Russ and I are coming up on our 34th anniversary, which makes me feel like I really know what I’m doing marriage-wise.
We’re also still in the midst of parenting kids with complex needs, which sometimes makes me think I know very little. What I do know is how to persevere and look for healing connections.
There have been easy seasons and hard seasons in our marriage – richer and poorer, sickness and health, tons of kid challenges, and even the deep suffering of losing a child.
All of this adds up to the need to focus on our marriage as adoptive and foster parents. This is a unique parenting experience, filled with many questions and challenges. It can be lonely too.
So what are the solutions? Here are six marriage tips:
1. My spouse is more important than our children.
Russ has to take first place in my heart and life. I need to make time for him, think of him, listen to him, and connect. We had each other before we had our kids, and we want to have each other after they are grown.
2. Love my neighbor as myself.
Russ is the closest ” neighbor” I have – so close he sleeps next to me each night. I can love him more than myself in big ways, like encouraging him to trek Machu Picchu this summer with some of our big kids. I can also love him more than myself in tiny ways that make a difference, such as offering to pick up a child when he was planning on it, making a favorite meal, or even being the one to get out of bed to take care of a child’s need.
3. Give each other breaks.
Parenting kids with unique needs is exhausting. Getting away together is fantastic, but not always possible. Be sure to give each other breaks, even if it’s only an evening or a Saturday. When Russ has the kids and I can do something restful or fun, it restores energy and joy. Russ needs breaks too and I try to make opportunities for him to get the time he needs.
4. Have at-home dates.
Put younger kids to bed and instruct the older ones to give you some space. Order take-out, cook a special meal, or get your favorite ice cream to enjoy together. Watch a movie, read aloud, play a game, choose a special show and only watch it together. If you can leave the house, but not go too far, walk around the block several times in the evening, or try early in the morning with coffee cups in hand. You can check on the kids after each lap.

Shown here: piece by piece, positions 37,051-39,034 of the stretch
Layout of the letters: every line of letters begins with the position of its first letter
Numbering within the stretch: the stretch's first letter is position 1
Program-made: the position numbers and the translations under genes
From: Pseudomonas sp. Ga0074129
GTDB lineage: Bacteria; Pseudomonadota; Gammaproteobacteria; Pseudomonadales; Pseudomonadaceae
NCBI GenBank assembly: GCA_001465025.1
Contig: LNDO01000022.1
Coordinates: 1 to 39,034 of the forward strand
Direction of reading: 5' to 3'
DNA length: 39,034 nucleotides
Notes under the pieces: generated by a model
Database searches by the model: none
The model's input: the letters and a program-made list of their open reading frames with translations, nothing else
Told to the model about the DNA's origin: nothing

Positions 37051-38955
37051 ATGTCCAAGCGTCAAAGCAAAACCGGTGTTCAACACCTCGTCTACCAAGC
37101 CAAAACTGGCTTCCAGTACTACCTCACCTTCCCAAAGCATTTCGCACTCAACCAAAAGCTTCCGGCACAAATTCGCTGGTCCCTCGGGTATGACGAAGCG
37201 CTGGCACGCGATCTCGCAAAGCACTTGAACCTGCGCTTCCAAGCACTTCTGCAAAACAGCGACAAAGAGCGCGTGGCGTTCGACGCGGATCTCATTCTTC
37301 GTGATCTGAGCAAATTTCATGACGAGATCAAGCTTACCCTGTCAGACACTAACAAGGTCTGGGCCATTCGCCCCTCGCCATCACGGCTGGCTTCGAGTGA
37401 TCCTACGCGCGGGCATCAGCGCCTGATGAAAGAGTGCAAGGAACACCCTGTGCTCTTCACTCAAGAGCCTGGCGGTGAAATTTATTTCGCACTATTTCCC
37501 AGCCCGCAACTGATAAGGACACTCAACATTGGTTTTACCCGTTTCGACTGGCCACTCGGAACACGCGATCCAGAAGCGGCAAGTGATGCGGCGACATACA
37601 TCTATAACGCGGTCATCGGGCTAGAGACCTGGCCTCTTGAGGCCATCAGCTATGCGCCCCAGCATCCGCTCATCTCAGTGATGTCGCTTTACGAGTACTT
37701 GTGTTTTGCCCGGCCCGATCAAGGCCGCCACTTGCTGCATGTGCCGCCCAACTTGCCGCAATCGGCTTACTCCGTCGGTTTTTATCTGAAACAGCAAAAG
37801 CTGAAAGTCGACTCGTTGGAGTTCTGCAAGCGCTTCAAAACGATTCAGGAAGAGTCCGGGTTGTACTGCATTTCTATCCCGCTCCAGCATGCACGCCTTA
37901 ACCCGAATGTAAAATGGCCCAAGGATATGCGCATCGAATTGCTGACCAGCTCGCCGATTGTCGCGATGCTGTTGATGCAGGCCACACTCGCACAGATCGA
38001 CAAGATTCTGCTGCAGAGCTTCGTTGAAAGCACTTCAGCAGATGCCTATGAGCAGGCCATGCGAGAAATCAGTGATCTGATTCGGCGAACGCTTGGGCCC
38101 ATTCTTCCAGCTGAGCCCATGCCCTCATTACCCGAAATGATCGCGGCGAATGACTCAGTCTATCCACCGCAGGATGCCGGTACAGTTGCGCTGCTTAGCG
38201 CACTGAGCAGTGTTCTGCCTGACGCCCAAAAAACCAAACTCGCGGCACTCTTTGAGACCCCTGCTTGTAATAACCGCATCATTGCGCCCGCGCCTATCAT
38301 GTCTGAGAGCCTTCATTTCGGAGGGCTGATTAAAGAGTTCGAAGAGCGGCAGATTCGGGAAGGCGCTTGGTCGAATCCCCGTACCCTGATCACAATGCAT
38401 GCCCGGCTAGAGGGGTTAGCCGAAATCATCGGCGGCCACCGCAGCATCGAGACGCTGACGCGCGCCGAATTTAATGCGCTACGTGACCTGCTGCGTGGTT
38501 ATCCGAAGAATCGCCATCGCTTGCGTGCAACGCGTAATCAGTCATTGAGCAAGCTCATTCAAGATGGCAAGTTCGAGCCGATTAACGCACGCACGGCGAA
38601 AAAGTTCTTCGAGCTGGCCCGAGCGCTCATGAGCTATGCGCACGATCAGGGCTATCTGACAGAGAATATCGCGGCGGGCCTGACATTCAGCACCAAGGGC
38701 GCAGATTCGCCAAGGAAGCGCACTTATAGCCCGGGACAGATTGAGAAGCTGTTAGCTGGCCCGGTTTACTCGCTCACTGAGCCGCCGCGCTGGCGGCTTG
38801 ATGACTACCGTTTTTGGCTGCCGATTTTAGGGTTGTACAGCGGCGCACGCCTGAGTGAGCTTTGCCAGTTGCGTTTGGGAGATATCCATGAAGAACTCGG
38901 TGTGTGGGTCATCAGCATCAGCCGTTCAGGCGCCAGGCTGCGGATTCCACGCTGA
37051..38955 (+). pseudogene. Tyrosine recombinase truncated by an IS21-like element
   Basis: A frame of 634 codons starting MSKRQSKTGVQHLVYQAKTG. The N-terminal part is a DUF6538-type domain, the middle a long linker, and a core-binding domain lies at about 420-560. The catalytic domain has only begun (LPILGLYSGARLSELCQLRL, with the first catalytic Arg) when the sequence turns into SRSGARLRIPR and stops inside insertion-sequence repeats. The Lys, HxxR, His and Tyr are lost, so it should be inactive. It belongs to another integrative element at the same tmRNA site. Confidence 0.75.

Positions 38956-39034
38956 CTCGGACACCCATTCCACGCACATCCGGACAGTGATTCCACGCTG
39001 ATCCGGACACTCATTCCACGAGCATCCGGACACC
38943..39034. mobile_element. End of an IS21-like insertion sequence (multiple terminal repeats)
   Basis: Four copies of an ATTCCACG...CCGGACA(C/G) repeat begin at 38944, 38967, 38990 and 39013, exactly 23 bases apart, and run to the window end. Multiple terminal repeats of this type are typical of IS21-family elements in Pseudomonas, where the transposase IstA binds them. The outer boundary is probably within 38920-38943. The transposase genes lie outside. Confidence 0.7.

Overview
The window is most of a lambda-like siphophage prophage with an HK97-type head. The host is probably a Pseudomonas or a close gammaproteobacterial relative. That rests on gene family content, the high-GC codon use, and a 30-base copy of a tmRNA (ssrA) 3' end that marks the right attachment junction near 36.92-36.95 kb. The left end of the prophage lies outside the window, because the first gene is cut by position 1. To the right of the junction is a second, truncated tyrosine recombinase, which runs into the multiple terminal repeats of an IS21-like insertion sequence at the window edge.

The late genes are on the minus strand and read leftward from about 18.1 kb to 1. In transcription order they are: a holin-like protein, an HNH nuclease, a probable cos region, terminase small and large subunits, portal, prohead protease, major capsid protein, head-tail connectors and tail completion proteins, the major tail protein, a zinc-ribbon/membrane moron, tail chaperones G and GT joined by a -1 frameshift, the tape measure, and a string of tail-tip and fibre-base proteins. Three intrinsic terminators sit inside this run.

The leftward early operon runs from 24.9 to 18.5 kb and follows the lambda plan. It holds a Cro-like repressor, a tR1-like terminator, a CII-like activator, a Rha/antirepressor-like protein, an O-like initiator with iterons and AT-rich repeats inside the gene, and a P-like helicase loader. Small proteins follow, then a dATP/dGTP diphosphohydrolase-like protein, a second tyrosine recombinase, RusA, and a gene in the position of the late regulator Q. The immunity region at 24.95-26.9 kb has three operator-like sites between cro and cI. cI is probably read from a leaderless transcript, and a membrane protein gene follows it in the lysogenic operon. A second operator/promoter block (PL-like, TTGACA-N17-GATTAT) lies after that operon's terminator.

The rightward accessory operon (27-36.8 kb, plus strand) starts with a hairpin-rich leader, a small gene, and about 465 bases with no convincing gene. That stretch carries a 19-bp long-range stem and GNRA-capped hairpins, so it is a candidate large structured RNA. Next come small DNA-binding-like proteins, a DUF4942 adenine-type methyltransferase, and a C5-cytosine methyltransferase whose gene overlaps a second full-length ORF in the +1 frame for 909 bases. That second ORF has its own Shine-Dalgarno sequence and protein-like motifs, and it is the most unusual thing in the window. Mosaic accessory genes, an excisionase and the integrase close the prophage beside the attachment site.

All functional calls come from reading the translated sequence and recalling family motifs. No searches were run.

5. Don’t hesitate to see a counselor.
A good marriage counselor can help you through some of the complex stress of parenting kids from “hard places.” Ask your friends if they can recommend someone. Your church may even have a pastor or someone on staff who can help and support you.
6. Pray for each other and your marriage.
I am more committed than ever to praying for our marriage. What a tragedy it would be if our obedience to God in adopting and loving children who needed families became the very thing that broke our marriages. This is a battle that cannot be seen with our eyes, but we know it is waged against us.
Pray hard. Pray without ceasing. Hold one another up when you’re weary. Ask God to give you his eyes for your spouse.
Update 6/5/19: This course is now closed.
However, if there is a lot of interest, I would love to teach it again. Email me and I’ll add your name to the list of people who may be interested. This course is for women only. [[email protected]]
In response to feedback from moms like you, I’m excited to launch my first mentoring course at The Adoption Connection, How to Keep Your Marriage Strong (for the mom who has nothing left to give).
Many marriages take a back burner to the unique demands of parenting kids with complex needs. During our six weeks together we’ll explore the challenges, talk about practical ways to build connection, and renew hope in your most significant relationship.
Each week we’ll meet for a live class (or you can watch it later) where I’ll present the material for the week followed by group discussion. Throughout the rest of the week, we’ll gather informally on our private Facebook group to discuss how you’re processing and applying the lessons.
This class is for women only and will be a very small group in order to provide a safe environment and supportive community.
I would love to have you join me.